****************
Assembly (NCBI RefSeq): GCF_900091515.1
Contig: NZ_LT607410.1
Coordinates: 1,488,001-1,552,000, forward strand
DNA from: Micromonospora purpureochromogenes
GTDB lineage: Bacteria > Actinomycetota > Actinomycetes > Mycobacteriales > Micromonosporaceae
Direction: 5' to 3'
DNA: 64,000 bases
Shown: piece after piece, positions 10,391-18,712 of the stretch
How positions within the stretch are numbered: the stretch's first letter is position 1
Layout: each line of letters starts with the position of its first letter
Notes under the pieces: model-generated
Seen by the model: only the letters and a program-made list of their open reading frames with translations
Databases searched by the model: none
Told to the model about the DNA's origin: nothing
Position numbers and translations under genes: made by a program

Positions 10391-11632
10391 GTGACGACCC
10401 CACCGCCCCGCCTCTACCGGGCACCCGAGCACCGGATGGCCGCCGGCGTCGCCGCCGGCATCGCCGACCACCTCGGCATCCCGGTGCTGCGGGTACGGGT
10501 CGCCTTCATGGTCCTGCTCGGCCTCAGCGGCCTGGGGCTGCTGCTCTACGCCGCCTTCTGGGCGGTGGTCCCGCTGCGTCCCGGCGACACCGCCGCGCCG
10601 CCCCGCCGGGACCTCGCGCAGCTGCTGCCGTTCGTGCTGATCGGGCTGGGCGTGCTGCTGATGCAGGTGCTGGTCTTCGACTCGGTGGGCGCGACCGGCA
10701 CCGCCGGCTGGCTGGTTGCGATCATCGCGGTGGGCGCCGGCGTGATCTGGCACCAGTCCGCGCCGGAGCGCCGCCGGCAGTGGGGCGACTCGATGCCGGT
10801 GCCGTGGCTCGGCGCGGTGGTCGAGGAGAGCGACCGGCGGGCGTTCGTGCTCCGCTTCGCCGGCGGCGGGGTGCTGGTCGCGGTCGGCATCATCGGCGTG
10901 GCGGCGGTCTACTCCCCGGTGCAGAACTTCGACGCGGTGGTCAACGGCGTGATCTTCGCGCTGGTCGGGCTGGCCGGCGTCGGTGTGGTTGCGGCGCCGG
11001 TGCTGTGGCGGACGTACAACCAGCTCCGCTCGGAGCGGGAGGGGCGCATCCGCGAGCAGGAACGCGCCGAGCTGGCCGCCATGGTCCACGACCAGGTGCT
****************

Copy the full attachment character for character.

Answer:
Assembly (NCBI RefSeq): GCF_900091515.1
Contig: NZ_LT607410.1
Coordinates: 1,488,001-1,552,000, forward strand
DNA from: Micromonospora purpureochromogenes
GTDB lineage: Bacteria > Actinomycetota > Actinomycetes > Mycobacteriales > Micromonosporaceae
Direction: 5' to 3'
DNA: 64,000 bases
Shown: piece after piece, positions 10,391-18,712 of the stretch
How positions within the stretch are numbered: the stretch's first letter is position 1
Layout: each line of letters starts with the position of its first letter
Notes under the pieces: model-generated
Seen by the model: only the letters and a program-made list of their open reading frames with translations
Databases searched by the model: none
Told to the model about the DNA's origin: nothing
Position numbers and translations under genes: made by a program

Positions 10391-11632
10391 GTGACGACCC
10401 CACCGCCCCGCCTCTACCGGGCACCCGAGCACCGGATGGCCGCCGGCGTCGCCGCCGGCATCGCCGACCACCTCGGCATCCCGGTGCTGCGGGTACGGGT
10501 CGCCTTCATGGTCCTGCTCGGCCTCAGCGGCCTGGGGCTGCTGCTCTACGCCGCCTTCTGGGCGGTGGTCCCGCTGCGTCCCGGCGACACCGCCGCGCCG
10601 CCCCGCCGGGACCTCGCGCAGCTGCTGCCGTTCGTGCTGATCGGGCTGGGCGTGCTGCTGATGCAGGTGCTGGTCTTCGACTCGGTGGGCGCGACCGGCA
10701 CCGCCGGCTGGCTGGTTGCGATCATCGCGGTGGGCGCCGGCGTGATCTGGCACCAGTCCGCGCCGGAGCGCCGCCGGCAGTGGGGCGACTCGATGCCGGT
10801 GCCGTGGCTCGGCGCGGTGGTCGAGGAGAGCGACCGGCGGGCGTTCGTGCTCCGCTTCGCCGGCGGCGGGGTGCTGGTCGCGGTCGGCATCATCGGCGTG
10901 GCGGCGGTCTACTCCCCGGTGCAGAACTTCGACGCGGTGGTCAACGGCGTGATCTTCGCGCTGGTCGGGCTGGCCGGCGTCGGTGTGGTTGCGGCGCCGG
11001 TGCTGTGGCGGACGTACAACCAGCTCCGCTCGGAGCGGGAGGGGCGCATCCGCGAGCAGGAACGCGCCGAGCTGGCCGCCATGGTCCACGACCAGGTGCT